By David Suzuki – Our health, well-being, food security, energy, and economic progress depend on healthy, diverse nature. Clean water and air are essential to human life and health. Nutrient-rich soils are necessary to grow food. Diversity makes the ecosystems on which human life depends resilient. But, as more than 550 experts from over 100 […]

Eco-friendly Camping: How Green Can you Go?

Eco-friendly Camping: How Green Can you Go?

By Jessica Kirby, Senior Editor of TheGreenGazette – You have choices when you plan your vacations. The world is a big place and there are a million roads, but what about getting off the roads, at least those well travelled? Connecting with nature has myriad benefits for your physical, emotional, and mental health and using […]

Celebrate Multiculturalism June 27 and Every Day

Celebrate Multiculturalism June 27 and Every Day

By Jessica Kirby – We know Canada has a rich cultural fabric; in fact, most of us pride ourselves on it. As a country we welcome around 300,000 new Canadians each year, and as individuals most of us help keep our communities united with welcoming attitudes and open hearts. We stitch Canadian flags to our […]

Tiny Home Villages

Tiny Home Villages

By Guy Dauncey – “All I want is a village somewhere, far away from the housing scare, With friends and family, Oh, wouldn’t it be loverly? Little homes where we all can live, A lovely garden so we all can eat, Shared hearts, shared love, shared hopes, Oh, wouldn’t it be loverly.” In May 2018 […]

Raising Amadeus

Raising Amadeus

By Terri Smith – Amadeus’ sixth birthday was the 23rd of April. This also happens to be Shakespeare’s birthday, and I can’t believe it took me six years to realize that my favourite goat and my favourite author have the same birthday! Interestingly, we named all our baby goats except Amadeus after characters from Shakespeare. […]

Confessions of a Farmer: Of Fiction, Fairies, and Farming

Confessions of a Farmer: Of Fiction, Fairies, and Farming

By Terri Smith – In my workshops I keep telling people that one of the most important things you can do for your garden is have it be a place that you love to spend time. If you enjoy hanging out in your garden, you are more likely to be in your garden more, which […]

Publisher’s Letter: Endangered Species Need Our Voices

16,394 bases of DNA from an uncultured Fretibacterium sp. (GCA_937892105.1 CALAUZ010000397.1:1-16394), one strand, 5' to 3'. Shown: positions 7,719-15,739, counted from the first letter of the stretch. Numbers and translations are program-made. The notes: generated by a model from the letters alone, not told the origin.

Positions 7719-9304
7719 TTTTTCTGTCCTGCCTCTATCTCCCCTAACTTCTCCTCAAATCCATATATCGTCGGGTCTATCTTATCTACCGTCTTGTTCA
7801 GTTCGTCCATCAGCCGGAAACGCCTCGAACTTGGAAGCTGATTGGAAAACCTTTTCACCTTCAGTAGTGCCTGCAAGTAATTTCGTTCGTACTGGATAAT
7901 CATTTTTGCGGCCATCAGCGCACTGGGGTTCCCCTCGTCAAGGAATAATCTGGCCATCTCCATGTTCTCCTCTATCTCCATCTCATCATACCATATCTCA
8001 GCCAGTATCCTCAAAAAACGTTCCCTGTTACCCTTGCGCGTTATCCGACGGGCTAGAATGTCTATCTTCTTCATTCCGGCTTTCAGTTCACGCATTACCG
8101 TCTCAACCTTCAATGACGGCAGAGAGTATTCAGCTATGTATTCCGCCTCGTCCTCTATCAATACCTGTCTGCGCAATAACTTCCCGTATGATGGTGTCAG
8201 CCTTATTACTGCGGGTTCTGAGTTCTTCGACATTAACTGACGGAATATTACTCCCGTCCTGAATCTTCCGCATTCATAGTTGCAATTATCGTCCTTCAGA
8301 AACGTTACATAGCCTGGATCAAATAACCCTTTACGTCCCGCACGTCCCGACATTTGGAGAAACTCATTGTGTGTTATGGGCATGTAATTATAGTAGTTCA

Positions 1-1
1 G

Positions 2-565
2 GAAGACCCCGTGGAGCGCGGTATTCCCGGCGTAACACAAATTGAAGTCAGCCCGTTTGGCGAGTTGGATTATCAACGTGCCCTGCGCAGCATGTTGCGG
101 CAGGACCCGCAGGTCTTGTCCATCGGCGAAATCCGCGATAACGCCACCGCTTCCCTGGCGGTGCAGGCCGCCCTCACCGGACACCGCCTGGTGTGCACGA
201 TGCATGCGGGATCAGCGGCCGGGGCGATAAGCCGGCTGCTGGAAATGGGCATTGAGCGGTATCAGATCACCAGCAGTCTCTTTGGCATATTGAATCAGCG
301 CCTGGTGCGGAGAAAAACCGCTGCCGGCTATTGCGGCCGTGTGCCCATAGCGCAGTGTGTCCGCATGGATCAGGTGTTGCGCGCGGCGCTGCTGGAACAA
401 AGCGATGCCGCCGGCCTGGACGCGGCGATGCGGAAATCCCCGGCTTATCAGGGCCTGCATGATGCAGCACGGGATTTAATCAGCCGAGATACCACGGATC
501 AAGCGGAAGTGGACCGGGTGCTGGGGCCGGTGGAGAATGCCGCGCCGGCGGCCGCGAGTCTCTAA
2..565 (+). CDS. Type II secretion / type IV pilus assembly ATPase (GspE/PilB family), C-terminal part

Publisher’s Letter: Endangered Species Need Our Voices

By Lisa Bland – Now that the long winter is over (we hope), the natural world comes alive and is interacting with us, full speed ahead. It’s beautiful to witness nature carrying on with the cycle of rebirth—birds and animals having their young and the busy interactions of all species moving forward with their lives […]

Mountain Biking and First Nations Youth: Helping to build communities

Mountain Biking and First Nations Youth: Helping to build communities

By LeRae Haynes – Making a very successful wilderness program even better in the Cariboo-Chilcotin is on the table, thanks to the creative insight of Patrick Lucas and Thomas Schoen. The focus is kids, mountain bikes, loving the wilderness, and supporting communities impacted by last summer’s wildfires. The Trails to Recovery and Resilience Training and […]

Confessions of an (Occasional) Farmer: Not just a farmer

Confessions of an (Occasional) Farmer: Not just a farmer

By Terri Smith – I have spent nearly two years trying to figure out the direction my new life here in Quesnel is to take. In the meantime, while waiting to figure it out, I have been building a lovely life for myself without even noticing. I have continued to write this column, rather guiltily […]

Green Business Feature: Bliss, the Ultimate Grill—Great Food, Great Service, Great Value

Green Business Feature: Bliss, the Ultimate Grill—Great Food, Great Service, Great Value

By Terri Smith – Being a sustainable or ‘green’ business is about more than just recycling. To borrow from the biodynamic agriculture ideal, true sustainability should be threefold. That is, you cannot consider yourself to be truly successful as a sustainable business unless you are economically, ecologically, and socially sustainable. Jas Sabbarwal of Bliss in […]

Science Matters | David Suzuki | Drowning in Seas of Plastic

Science Matters | David Suzuki | Drowning in Seas of Plastic

By David Suzuki – The fossil fuel era must end, or it will spell humanity’s end. The threat isn’t just from pollution and accelerating climate change. Rapid, wasteful exploitation of these valuable resources has also led to a world choked in plastic. Almost all plastics are made from fossil fuels, often by the same companies […]

Canada’s National Wildlife Week – Conserve the wonder

Canada’s National Wildlife Week – Conserve the wonder

By Jessica Kirby – Canada’s National Wildlife Week has a terrific theme this year: Get Re-acquainted with the Awe #conservethewonder. Awe, of course, means “a feeling of reverential respect mixed with fear or wonder,” and “reverential” means “deep respect or worship”. In a recent article about humans’ relationship with nature, David Suzuki says he can’t […]

Home Renos: Don’t Go Big, Go Green

Home Renos: Don’t Go Big, Go Green

By Jessica Kirby, Senior Editor of TheGreenGazette – We have an old house, on an old street. Our quiet cul de sac was constructed in 1972 and our house completed in 1975. By our neighbours’ standards, we are spring chickens, having resided here only since 2009, and our half-acre lots backing onto the forest are […]